Ovulation Induction Changes Epigenetic Marks of Imprinting Genes
in Mice Fetus Organs
Genomic imprinting is an epigenetic phenomenon that plays a critical role in normal development of embryo. Using exogenous hormones during assisted reproductive technology (ART) can change an organism hormonal profile and subsequently affect epigenetic events. Ovarian stimulation changes gene expression and epigenetic pattern of imprinted genes in the organs of mouse fetus.
Materials and Methods
For this experimental study, expression of three imprinted genes H19, Igf2 (Insulin-like growth factor 2) and Cdkn1c (Cyclin-dependent kinase inhibitor 1C), which have important roles in development of placenta and embryo, and the epigenetic profile of their regulatory region in some tissues of 19-days-old female fetuses, from female mice subjected to ovarian stimulation, were evaluated by quantitative reverse-transcription PCR (qRT-PCR) and Chromatin immunoprecipitation (ChIP) methods.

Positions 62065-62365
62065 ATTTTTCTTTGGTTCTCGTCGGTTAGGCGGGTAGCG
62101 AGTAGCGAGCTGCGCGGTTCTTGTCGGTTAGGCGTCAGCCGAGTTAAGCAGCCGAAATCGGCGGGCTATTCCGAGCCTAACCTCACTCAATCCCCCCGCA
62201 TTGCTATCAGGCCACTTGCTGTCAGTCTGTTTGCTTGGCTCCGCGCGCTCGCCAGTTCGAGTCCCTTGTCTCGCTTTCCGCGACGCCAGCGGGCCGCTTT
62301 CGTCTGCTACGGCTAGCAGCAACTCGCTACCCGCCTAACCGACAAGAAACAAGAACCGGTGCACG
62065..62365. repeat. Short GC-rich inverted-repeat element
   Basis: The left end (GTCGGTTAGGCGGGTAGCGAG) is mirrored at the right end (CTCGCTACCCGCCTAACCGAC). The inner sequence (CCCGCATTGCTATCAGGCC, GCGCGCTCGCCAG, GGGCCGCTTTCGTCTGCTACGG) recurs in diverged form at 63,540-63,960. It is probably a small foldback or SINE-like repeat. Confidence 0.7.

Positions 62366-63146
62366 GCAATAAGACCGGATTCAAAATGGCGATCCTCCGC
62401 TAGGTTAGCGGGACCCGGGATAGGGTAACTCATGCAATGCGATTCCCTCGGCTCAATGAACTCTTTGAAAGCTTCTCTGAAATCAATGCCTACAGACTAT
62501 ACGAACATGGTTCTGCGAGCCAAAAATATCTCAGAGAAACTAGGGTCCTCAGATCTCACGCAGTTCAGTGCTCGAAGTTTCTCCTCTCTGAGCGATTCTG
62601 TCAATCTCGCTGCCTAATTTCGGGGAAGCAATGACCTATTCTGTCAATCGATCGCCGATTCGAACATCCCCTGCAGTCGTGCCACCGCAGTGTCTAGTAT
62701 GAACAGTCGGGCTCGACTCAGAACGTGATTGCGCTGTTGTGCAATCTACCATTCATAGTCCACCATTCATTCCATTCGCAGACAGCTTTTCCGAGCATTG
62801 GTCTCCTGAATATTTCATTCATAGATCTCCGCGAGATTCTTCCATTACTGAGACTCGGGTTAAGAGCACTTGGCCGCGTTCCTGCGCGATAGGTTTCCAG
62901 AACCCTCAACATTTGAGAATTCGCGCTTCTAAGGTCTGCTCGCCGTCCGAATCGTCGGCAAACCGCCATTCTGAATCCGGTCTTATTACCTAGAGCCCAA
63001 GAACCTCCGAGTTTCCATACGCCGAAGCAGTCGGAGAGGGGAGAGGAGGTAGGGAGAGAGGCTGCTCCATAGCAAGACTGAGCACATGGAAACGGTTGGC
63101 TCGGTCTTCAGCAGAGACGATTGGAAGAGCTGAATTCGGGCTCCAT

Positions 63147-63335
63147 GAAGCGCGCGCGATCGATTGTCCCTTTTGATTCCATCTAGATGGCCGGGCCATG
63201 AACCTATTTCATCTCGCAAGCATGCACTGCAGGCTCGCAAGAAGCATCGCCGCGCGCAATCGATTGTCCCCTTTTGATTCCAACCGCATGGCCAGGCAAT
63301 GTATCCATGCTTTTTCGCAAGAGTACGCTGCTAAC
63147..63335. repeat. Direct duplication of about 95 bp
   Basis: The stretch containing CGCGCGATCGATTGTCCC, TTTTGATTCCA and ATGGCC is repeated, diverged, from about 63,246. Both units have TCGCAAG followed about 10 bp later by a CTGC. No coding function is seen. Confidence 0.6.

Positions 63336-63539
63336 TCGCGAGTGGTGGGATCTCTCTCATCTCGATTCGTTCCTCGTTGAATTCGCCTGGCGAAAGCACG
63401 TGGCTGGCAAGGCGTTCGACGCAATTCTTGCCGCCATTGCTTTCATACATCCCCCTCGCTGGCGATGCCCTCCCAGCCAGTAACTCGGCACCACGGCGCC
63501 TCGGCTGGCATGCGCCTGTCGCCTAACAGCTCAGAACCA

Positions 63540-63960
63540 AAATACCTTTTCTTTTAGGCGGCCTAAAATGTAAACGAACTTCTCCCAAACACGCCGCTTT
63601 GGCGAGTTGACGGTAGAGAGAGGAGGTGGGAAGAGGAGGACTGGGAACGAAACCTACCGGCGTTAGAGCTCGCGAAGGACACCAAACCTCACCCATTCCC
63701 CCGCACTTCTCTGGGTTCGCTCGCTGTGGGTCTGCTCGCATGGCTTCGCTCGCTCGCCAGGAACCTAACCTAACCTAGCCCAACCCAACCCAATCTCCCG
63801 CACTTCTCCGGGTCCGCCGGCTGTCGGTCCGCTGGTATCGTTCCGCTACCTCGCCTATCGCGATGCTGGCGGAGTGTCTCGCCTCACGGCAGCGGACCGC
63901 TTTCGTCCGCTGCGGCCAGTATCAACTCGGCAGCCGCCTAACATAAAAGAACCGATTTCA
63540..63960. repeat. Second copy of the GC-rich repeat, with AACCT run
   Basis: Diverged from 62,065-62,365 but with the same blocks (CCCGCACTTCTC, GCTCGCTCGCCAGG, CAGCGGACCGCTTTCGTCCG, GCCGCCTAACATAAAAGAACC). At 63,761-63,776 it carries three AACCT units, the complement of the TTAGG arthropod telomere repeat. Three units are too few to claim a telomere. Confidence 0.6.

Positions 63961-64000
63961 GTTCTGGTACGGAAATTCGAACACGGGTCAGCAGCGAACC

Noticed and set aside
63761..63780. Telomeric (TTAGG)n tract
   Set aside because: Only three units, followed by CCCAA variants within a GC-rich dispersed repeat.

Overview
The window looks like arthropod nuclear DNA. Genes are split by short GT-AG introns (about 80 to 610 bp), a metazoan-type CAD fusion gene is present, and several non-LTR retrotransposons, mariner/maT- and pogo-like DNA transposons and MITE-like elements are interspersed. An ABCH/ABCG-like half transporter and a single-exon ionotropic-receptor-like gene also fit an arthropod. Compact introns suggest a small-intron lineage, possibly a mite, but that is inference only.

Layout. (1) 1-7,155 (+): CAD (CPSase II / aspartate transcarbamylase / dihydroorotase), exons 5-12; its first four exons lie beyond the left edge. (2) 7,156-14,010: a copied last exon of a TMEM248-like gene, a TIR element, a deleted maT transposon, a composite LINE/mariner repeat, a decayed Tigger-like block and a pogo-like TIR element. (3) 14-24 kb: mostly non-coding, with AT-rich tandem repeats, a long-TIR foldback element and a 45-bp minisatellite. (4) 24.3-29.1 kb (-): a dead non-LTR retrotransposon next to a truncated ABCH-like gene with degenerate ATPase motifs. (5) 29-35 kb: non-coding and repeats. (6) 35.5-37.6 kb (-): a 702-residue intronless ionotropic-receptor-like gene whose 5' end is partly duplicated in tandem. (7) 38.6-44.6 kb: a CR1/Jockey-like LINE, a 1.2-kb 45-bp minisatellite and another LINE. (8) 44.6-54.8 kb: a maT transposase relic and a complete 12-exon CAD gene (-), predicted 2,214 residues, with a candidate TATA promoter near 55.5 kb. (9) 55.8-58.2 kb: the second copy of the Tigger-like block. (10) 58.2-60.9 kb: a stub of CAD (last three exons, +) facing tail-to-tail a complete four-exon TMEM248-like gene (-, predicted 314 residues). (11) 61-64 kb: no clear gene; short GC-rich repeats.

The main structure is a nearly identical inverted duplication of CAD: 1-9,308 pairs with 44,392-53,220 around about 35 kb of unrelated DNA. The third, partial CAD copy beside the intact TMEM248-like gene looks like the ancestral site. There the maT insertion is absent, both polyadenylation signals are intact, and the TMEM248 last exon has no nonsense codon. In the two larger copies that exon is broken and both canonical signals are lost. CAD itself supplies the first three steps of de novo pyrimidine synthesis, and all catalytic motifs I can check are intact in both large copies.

H19 gene was significantly lower in heart (P<0.05), liver (P<0.05), lung (P<0.01), placenta (P<0.01) and ovary (P<0.01). It was significantly higher in kidney of ovarian stimulation group compared to control fetuses (P<0.05). Igf2 expression was significantly higher in brain (P<0.05) and kidney (P<0.05), while it was significantly lower in lung of experimental group fetuses in comparison with control fetuses (P<0.05). Cdkn1c expression was significantly higher in lung (P<0.05). It was significantly decreased in placenta of experimental group fetuses rather than the control fetuses (P<0.05). Histone modification data and DNA methylation data were in accordance to the gene expression profiles.
Results showed altered gene expressions in line with changes in epigenetic pattern of their promoters in the ovarian stimulation group, compared to normal cycle.